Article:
Deep Cleaning for Allergy Prevention
Give your home — and your health! — some TLC with deep cleaning. These tips are helpful ways you can practice allergy prevention. Find out more here.
A clean home not only looks good, but it feels good — particularly for allergy sufferers. If you’re wondering how to practice allergy prevention and allergy-proof your home, the answer is simple. Regular cleaning, as well as periodic deep cleaning and simple home maintenance, will help you live, sleep and breathe easier.
Deep Cleaning: How to Practice Allergy Prevention in Your Home
Allergy Prevention in the Bedroom and Living Room
We spend approximately one-third of our lives asleep and clock a lot of time on the couch. Unfortunately, bedding, furniture, carpet and even household items can accumulate allergens and impact relaxation. To keep allergens under control in the bedroom and living room, try these deep cleaning tips [link to article A3: Daily and Weekly Allergy Tips]:
- Use allergen -barrier bedding and zippered dust mite covers on all pillows, mattresses and box springs. Consider washable slipcovers for upholstered furniture.
- A simple way to practice allergy prevention is to wash pillowcases, sheets and blankets in 130°F water every week to help reduce dust mites and pet dander .
- Reduce clutter by removing and donating unused items that collect dust, like books, knickknacks, and unworn clothes.
- Cardboard holds moisture and is a food source for mold , so store clothes that won’t be used in zippered bags or plastic tubs.
- Be sure to check any indoor plants for possible bug infestations. These pests won’t just destroy your plants but may also trigger an allergic reaction.
- When it comes to allergy prevention, don’t forget your pets. Wash your pet’s bed [link to article A5: Managing Pet Allergies] and pay special attention to their favorite spots to curl up. For example, clean the windowsills if that’s where your cat likes to perch.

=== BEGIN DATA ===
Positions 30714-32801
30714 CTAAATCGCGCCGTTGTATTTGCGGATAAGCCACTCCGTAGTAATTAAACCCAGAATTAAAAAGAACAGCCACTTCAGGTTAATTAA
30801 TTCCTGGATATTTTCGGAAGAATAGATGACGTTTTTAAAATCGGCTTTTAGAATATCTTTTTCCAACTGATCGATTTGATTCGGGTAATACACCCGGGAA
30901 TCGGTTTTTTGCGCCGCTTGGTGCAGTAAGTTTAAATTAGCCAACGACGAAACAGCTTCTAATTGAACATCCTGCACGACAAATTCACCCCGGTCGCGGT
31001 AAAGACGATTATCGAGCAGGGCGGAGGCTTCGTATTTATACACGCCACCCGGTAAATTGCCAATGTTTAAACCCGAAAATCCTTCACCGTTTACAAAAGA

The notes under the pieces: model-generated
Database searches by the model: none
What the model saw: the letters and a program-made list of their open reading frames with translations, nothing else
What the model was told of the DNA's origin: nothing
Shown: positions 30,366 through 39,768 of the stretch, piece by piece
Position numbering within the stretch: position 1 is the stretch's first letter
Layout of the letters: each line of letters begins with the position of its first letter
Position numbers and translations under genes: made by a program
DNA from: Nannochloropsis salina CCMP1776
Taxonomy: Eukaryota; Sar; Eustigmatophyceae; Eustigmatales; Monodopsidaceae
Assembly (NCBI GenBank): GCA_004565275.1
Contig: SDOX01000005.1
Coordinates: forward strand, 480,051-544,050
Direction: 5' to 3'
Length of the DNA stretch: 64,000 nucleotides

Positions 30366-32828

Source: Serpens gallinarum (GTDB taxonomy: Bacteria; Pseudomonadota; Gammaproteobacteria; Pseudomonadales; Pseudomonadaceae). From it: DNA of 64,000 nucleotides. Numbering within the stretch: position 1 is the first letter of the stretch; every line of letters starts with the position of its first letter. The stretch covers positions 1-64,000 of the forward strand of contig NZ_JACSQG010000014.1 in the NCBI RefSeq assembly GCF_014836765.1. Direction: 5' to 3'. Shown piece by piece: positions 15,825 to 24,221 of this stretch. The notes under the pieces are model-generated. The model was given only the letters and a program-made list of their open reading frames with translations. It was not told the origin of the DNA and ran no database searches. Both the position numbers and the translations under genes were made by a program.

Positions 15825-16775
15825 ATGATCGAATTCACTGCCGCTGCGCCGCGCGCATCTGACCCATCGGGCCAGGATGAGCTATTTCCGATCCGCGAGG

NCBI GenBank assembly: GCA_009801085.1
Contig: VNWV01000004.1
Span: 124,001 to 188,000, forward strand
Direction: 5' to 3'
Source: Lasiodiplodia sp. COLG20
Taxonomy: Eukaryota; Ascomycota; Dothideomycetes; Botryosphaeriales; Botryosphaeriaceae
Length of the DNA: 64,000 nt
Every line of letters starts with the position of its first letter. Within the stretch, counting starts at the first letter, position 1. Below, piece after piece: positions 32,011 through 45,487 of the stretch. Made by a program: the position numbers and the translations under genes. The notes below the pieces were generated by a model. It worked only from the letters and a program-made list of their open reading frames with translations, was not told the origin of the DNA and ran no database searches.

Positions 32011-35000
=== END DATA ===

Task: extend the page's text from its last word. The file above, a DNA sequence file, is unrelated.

- Put stuffed animals in the dryer for at least one hour on the hot temperature setting to help reduce dust mites
- Use a damp cloth to clean all surfaces regularly. Don’t use a dry cloth or feather duster because they can stir up dust mites [link to article A4: The Dirt on Dust Mites].
- Vacuum carpet and upholstery weekly. And be sure to use a vacuum with a HEPA filter to trap allergens that can pass through the vacuum’s exhaust.
Deep Cleaning the Bathroom
Mold spores thrive in warm, damp spaces like bathrooms, and removing them is an important step in allergy prevention. To help reduce these annoying allergens, follow these quick tips when cleaning the bathroom:
- Scrub any visible mold with a cleaning solution made specifically for mold removal and dry the surface completely.
- Scour away soap scum that can build up on tiles and shower doors. It serves as a breeding ground for mold.
- Check and fix leaky pipes under the sink, in the shower and tub, and behind the toilet.
- Wipe away puddles of water right away on sinks, counters, windowsills and other surfaces.
- Regularly wash shower curtains, bathmats and other cloth items in the bathroom that hold moisture and feed mold
- Keep window curtains open to let sunlight in, as mold prefers dark spaces.
Allergy Relief from Loratadine (Claritin®)
Still feeling allergy symptoms? Loratadine (Claritin®) is here to help relieve symptoms with a less-drowsy formula vs. cetirizine1, so you can make the most of your day and get more done around the house. It works in as fast as 15 minutes in blocking histamine receptors2 and provides up to 24-hour relief1 so that you feel the clarity all day long.
Keep your Loratadine (Claritin®) handy when doing any cleaning chores around the house in case you feel like your allergies are getting triggered. It’s available in different formats for adults and children – to help you and your loved ones enjoy an allergy-free day!
If symptoms persist, consult your doctor. Individual responses may vary.
ASC Ref. No. B072N072721CS
- Haria, M et al. “Loratadine. A reappraisal of its pharmacological properties and therapeutic use in allergic disorders.” Drugs vol. 48,4 (1994): 617-37. doi:10.2165/00003495-199448040-00009
- Roman LS. Onset of action of loratadine in seasonal allergic rhinitis . Today's Therapeutic Trends. 1988;6(2): 19-27.